My talk at #dareconfUSA* is focused on making learning a habit to uncover new opportunities. I will be using a personal example of my journey into learning English to illustrate the value of saying yes to new experiences and how to go about it.
Mastery takes time, but not necessarily just in a physical sense of managing our time, though that is part of it. It’s also about learning to appreciate where we put our energy (that’s where our focus falls) and how far into time we project ourselves (where the attention goes.)
We tend to see things better in retrospective only after we accept to learn from our past. So whichever way you turn it, acceptance and awareness are part and parcel of the pursuit of better. Experience teaches us that all is temporary, including us, and that is how we eventually learn to be more present to what happens right now.
My mastery of English did not come easily — because I literally had to rewire my brain to think myself into existence in another culture before I could enjoy the experience fully. And I am still working on it five million blog words, and millions of conversations later.
The Internet and instant communication with anyone in any part of the globe holds much promise. Technology is and enabler, but it still comes down to reaching out and making choices to activate that potential. It comes down to habits, working with our defaults — which involves change via routines, etc.
This change, however, first happens in our mind, with how we think. From the early days when I was working as a translator in the developmental field I have come to appreciate that we can change our brain — we can literally rewire it. Like I did by learning another language and culture.
Our mind is a much harder thing to change. Because our identity and the story we tell ourselves about who we are are tied to it. In organizations this mechanism balloons with scale.
Though we now have a few biographies and books about Steve Jobs that provide good food for thought on the value of changing our mind — and in doing it without much drama — this is still the exception in mainstream culture.
Changing our own mind is an acquired habit. It’s made more doable with feedback. By understanding which habits are good for us and which are better — as in better things will happen, we will get closer to what we want better. Maybe we’ll even figure out what we (really) want, after all.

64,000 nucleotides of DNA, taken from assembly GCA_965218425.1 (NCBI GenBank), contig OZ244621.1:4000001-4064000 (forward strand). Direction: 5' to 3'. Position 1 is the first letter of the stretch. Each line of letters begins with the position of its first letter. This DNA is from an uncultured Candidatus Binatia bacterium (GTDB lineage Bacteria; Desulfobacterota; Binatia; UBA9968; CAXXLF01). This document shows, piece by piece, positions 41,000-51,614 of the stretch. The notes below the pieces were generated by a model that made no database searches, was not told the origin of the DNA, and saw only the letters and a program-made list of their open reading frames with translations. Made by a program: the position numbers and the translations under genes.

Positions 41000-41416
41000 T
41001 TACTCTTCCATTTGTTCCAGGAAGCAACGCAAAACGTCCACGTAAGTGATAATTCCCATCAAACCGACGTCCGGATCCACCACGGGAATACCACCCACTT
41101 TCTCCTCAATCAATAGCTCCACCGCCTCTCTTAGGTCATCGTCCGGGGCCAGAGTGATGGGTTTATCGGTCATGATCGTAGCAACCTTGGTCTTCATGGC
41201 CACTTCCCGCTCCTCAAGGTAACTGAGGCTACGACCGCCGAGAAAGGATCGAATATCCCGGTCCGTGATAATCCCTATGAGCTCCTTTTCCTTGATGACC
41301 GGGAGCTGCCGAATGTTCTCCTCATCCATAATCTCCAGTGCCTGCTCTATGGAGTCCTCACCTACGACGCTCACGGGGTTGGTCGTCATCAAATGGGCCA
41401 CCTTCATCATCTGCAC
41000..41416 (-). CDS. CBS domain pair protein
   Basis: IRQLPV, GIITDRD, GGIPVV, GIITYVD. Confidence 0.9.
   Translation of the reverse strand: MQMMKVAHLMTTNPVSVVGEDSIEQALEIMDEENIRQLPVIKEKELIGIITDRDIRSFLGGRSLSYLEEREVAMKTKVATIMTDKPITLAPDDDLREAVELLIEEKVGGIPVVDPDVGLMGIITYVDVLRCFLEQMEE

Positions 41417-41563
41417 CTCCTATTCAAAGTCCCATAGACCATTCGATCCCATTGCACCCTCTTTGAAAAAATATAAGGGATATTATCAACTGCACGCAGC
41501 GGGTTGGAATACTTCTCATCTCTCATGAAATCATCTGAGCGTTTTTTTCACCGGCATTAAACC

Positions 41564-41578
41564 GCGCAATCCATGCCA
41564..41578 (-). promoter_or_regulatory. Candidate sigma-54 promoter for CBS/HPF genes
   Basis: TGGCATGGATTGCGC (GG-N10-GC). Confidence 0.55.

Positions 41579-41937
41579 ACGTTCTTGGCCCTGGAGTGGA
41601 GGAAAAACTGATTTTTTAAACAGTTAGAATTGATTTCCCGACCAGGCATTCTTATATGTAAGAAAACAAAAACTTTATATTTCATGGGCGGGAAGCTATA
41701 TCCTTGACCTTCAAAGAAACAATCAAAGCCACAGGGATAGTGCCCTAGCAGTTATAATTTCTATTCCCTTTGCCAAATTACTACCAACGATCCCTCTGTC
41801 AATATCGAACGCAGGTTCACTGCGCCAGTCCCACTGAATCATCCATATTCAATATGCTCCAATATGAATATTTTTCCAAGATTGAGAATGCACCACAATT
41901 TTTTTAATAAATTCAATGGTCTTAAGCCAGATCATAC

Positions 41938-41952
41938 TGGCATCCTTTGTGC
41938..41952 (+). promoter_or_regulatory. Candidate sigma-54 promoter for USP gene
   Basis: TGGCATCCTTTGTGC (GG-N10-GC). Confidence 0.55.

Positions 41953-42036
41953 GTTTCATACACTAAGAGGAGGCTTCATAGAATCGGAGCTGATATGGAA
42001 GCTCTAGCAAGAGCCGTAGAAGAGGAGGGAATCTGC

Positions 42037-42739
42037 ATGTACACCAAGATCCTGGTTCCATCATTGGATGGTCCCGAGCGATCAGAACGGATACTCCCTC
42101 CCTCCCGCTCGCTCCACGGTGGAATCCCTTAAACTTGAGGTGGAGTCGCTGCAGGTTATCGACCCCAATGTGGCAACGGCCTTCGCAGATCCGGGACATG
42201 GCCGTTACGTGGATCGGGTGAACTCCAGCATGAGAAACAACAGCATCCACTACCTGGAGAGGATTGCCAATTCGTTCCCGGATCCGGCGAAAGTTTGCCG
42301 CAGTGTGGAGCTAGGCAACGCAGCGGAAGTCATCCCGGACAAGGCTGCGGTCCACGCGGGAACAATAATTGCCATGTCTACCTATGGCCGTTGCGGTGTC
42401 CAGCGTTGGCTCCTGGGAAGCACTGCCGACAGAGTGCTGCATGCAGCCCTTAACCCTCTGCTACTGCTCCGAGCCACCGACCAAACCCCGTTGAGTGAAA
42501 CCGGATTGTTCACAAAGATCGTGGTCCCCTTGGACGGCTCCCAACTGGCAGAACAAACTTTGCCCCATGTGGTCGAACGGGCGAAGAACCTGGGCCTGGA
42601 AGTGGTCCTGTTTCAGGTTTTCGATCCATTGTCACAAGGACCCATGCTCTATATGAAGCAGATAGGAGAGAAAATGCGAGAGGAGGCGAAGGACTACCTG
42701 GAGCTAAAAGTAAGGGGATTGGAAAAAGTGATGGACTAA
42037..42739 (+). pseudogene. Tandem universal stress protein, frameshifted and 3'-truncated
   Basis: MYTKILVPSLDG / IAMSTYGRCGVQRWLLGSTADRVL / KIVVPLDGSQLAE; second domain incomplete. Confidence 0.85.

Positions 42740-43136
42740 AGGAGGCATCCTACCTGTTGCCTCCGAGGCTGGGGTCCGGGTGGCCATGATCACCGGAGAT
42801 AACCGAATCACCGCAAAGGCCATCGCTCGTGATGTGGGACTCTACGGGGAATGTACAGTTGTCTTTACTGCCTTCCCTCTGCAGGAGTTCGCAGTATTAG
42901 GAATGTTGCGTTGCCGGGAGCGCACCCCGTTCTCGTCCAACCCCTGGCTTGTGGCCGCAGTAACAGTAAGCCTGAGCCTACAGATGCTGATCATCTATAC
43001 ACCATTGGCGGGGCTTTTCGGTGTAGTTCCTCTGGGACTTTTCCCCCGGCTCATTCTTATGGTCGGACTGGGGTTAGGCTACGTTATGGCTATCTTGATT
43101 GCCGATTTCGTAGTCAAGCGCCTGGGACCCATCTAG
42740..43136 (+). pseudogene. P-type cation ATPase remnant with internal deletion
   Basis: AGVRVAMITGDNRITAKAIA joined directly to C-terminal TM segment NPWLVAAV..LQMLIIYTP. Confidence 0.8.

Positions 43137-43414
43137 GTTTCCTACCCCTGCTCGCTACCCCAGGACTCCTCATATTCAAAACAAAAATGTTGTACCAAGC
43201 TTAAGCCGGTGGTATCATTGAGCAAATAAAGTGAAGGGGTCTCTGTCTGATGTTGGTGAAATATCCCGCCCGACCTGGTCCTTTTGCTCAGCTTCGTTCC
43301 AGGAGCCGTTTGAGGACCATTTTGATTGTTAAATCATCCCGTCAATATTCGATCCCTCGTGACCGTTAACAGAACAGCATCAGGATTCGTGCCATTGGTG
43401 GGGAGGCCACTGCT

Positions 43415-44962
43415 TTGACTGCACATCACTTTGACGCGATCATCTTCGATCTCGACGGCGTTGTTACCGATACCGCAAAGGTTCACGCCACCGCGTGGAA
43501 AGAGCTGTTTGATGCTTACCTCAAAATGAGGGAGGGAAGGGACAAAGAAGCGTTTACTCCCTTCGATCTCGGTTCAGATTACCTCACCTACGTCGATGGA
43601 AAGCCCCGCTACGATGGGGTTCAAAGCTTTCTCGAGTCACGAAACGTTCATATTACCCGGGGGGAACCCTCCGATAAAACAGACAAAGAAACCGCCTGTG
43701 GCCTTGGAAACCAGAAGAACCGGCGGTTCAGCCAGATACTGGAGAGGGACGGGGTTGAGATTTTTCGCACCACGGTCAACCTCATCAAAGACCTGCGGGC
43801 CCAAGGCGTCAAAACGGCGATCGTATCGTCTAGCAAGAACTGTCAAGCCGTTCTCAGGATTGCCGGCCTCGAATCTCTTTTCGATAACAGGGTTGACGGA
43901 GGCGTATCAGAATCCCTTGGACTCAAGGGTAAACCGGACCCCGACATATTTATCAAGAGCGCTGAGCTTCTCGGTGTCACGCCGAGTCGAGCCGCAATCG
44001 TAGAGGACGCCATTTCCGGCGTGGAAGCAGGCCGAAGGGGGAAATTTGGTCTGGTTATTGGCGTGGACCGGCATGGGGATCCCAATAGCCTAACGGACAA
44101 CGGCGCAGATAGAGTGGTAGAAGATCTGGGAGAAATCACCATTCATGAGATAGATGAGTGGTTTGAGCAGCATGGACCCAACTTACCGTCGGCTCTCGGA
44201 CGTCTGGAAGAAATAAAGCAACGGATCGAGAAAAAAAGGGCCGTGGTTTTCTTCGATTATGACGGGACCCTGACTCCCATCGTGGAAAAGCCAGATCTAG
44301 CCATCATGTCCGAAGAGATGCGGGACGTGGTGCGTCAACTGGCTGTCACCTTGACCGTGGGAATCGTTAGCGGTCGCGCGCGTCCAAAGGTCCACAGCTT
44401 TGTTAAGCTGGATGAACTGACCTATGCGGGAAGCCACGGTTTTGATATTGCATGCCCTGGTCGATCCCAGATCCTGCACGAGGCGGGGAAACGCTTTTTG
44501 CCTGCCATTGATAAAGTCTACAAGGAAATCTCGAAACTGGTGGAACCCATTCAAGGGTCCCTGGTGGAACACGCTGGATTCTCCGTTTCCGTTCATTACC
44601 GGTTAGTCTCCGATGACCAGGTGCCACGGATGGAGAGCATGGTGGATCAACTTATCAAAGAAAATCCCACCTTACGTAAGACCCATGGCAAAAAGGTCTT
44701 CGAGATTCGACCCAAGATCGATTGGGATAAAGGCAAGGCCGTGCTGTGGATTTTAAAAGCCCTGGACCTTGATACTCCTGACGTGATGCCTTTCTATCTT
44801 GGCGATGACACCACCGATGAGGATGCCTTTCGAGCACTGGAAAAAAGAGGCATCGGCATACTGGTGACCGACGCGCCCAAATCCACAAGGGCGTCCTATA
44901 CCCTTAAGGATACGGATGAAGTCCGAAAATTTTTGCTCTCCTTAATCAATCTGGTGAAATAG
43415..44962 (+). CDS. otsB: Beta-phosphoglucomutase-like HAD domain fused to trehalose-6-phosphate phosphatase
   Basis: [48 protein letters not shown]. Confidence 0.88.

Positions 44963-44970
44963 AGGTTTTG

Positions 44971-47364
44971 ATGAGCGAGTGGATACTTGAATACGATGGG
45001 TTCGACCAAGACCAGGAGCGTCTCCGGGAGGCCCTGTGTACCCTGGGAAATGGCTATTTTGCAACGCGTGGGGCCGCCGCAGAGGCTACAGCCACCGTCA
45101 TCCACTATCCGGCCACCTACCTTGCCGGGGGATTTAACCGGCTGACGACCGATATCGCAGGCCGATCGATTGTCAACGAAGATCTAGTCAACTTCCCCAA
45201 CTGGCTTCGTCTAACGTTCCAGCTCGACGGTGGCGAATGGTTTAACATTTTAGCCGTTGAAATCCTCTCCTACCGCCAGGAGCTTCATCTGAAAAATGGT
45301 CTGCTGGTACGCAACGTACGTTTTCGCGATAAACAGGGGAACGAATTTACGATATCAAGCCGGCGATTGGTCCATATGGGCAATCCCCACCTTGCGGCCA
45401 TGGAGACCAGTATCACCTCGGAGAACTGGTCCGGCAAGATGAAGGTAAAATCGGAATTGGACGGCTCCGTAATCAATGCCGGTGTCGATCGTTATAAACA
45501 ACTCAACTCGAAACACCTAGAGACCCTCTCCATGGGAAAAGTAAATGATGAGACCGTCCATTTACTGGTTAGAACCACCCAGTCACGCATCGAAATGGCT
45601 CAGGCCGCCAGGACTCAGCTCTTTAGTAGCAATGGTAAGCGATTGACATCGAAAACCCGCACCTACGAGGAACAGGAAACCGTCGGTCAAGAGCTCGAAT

We have the power to change things
Yet to unlock it, we often first need to change our mind. Our thinking is that important. Mel Robbins’ phrase in her TEDx Talk# if you are in your head, you are behind enemy lines is a valuable reminder. How many times do we approach situations with our mind already made up? We look in the mirror that way, too.
David at Raptitude says there is a small habit# that could make a big difference — that small habit is our default on how we think about strangers:
In our culture, the default is to treat strangers with indifference at best.
If we agree that culture is often more important that strategy — because it is the place we come from where we make/don’t make those decisions that impact us — then we owe it to ourselves to understand it. Or at least attempt to.
Culture scales up and down with countries, regions, cities, communities, groups, organizations. We also have a personal culture. Steven Pressfiled says#:
As artists and entrepreneurs we must design, construct, and perpetuate an interior culture that is as vivid, unique, and self-empowering as that of the corporations and institutions we work with and compete against.
We all have it, we just need to first find it, then construct and reinforce it:
When we embark on our hero’s journey, we are seeking our individual culture, whether we realize it or not. The climax of that journey is our discovery of that voice, those gifts, that unique point of view.
How easy or hard the journey from discovery to intentional design depends on our degree of attachment to the way things are. Culture empowers and supports our actions. When a brand is real, it is both expression and experience. The interplay of identity and behavior in culture is well documented in literature — plays, poems especially. A discussion of the most famous thing Jean-Paul Sartre never said# [via David] is a good example:
[…] the characters are in hell because they are trivial, pretentious people. This is Sartre’s satiric point: they are in hell because they are petty-bourgeois. Their concern for the world goes only as far as the extent to which the world services their needs. When it doesn’t adequately cater to their desires, they blame the world and the people in it – that is, they say that “hell is other people.” Au contraire, the people in No Exit are in hell because they themselves made the decisions that put them there.
In blaming “other people” the characters in the play, Sartre says, are pointing fingers in the wrong direction.
It does sound like Sartre was quite familiar with the work of Dante Alighieri. The Divina Commedia is one of the 12 books that changed my life.